Power plant builds safer coal unloading system
WILLMAR -- Construction is underway on a new and safer coal car unloading system at the Willmar Municipal Utilities power plant. The system will consist of a steel structure that will stand like a bridge over the railroad spur on which coal cars ...
WILLMAR - Construction is underway on a new and safer coal car unloading system at the Willmar Municipal Utilities power plant.
The system will consist of a steel structure that will stand like a bridge over the railroad spur on which coal cars are delivered to the power plant, explains Jon Folkedahl, electrical production supervisor.
An unloading device marketed under the name “Carhoe” will sit on a pivot on the bridge over the coal cars. The cars are positioned over two pits, one for each storage silo located on the north side of the power plant.
When the hatch at the bottom of the coal car is opened, the coal falls out and into the pit below ground and is transported with a bucket elevator to the top of the silo and dumped in.
The unloading device will be able to pivot from east to west to unload cars over either the east pit or the west pit. It will have a hydraulically controlled paddle digger that will extend down and help move the coal through the bottom of the car.
The Municipal Utilities Commission and staff made plans and budgeted during the past couple of years to construct the new, $322,900 system because the current system is unsafe.
“The purpose of a new Carhoe is a safety issue,’’ Folkedahl said. “The old system which is still in use is not safe and does not conform to modern rules and standards.’’
The current unloading device requires the operator to climb a ladder, sidestep down an I-beam and into a bucket seat about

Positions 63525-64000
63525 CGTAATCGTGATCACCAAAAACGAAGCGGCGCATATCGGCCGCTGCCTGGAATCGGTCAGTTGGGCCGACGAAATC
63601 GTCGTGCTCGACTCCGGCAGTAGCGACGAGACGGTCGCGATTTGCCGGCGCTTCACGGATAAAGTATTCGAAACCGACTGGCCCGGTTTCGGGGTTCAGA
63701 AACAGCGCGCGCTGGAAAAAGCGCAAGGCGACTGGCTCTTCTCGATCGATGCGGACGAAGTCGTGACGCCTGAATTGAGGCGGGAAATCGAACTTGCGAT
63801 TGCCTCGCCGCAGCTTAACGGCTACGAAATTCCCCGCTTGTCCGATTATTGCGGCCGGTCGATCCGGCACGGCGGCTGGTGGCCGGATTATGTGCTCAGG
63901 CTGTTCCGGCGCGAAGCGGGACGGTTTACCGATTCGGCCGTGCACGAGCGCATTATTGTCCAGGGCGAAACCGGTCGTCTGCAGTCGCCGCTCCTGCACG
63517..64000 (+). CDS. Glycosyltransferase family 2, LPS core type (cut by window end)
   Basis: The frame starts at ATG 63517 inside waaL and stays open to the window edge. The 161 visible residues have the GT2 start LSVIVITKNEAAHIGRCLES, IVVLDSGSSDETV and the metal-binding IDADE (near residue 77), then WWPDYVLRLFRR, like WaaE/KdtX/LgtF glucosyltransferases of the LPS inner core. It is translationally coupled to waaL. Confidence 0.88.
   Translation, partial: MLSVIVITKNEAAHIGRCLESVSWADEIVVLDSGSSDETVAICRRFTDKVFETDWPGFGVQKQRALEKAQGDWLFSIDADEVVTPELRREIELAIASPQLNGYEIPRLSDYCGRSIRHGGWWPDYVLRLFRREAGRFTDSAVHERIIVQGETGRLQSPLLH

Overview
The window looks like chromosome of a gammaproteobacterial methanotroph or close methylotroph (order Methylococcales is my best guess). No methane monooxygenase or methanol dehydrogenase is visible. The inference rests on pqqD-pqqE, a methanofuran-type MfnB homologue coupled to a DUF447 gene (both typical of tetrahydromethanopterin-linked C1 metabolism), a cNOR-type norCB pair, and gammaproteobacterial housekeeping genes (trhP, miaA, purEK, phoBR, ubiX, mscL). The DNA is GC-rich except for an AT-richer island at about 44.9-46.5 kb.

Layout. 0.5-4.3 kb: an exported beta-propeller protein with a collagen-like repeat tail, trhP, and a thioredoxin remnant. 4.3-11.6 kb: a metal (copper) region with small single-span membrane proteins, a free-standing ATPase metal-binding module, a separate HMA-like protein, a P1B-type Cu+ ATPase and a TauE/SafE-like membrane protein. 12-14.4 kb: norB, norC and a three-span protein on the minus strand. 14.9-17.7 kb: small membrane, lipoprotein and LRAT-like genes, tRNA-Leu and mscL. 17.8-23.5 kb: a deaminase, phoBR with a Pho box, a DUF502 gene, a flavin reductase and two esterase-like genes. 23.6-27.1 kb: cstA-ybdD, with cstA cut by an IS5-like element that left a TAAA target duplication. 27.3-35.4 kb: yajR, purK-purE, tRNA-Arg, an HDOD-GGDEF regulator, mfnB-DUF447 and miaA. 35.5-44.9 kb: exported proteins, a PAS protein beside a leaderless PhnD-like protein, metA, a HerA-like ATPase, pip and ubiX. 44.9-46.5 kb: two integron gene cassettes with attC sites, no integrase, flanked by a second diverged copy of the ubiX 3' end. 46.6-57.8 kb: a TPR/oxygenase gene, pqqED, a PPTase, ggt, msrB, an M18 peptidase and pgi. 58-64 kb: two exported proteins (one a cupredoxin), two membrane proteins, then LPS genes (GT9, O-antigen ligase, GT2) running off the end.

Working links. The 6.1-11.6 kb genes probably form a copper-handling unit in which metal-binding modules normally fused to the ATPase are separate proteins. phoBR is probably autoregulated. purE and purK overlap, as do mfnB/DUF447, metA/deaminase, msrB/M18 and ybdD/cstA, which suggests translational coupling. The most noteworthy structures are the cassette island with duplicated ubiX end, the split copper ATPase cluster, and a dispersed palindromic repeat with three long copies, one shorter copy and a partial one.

16 feet above the ground.
Folkedahl said the foundations for the new structure were installed in May and the Carhoe was delivered in June.
The steel was delivered in August and is being erected. Folkedahl anticipates the new system will be operational by the end of September.
Sarka Sheet Metal of Tiffin, Ohio, is the vendor of the Carhoe unloading device. Carlson Construction of Willmar built the foundations. M & G Services of Lynd is handling steel and installation, and Willmar Electric Service is doing the electrical work.
Folkedahl was asked by the Municipal Utilities Commission to provide an update on the project. He told commissioners Monday that the project is moving ahead quite well.
General Manager Wesley Hompe said the new system is designed to be accommodated within a structure that might be built to cover the entire fuel handling area, which includes the winter reserve coal pile.
According to Hompe, the possibility of a covered fuel handling area would be among significant power plant modifications that would be needed if the utility is required to meet increased air emissions standards.
Hompe estimates the cost at $12 million to
$16 million. But that project is on hold until results of the local power generation study are completed, he said.
In other business, the commission voted to contribute $4,000 to the Heartland Community Action Energy Assistance Program and $4,000 to The Salvation Army HeatShare Program.
The contributions were recommended by Stacy Stien, customer service supervisor.
Stien said the utility does not have a policy to assist low-income customers and she said the utility should support agencies that have mechanisms in place to assist low-income customers.
During the last heating system, Willmar Utilities received more than $10,500 from The Salvation Army and nearly $134,200 from Heartland, Stien said.
Also, the commission voted to ask the City Council to place $8,735.30 in unpaid utility bills as liens on 17 properties.
Stien said owners were notified in writing that a lien would be placed on their property. They were given the opportunity to appear before the commission, but no one responded, said Stien.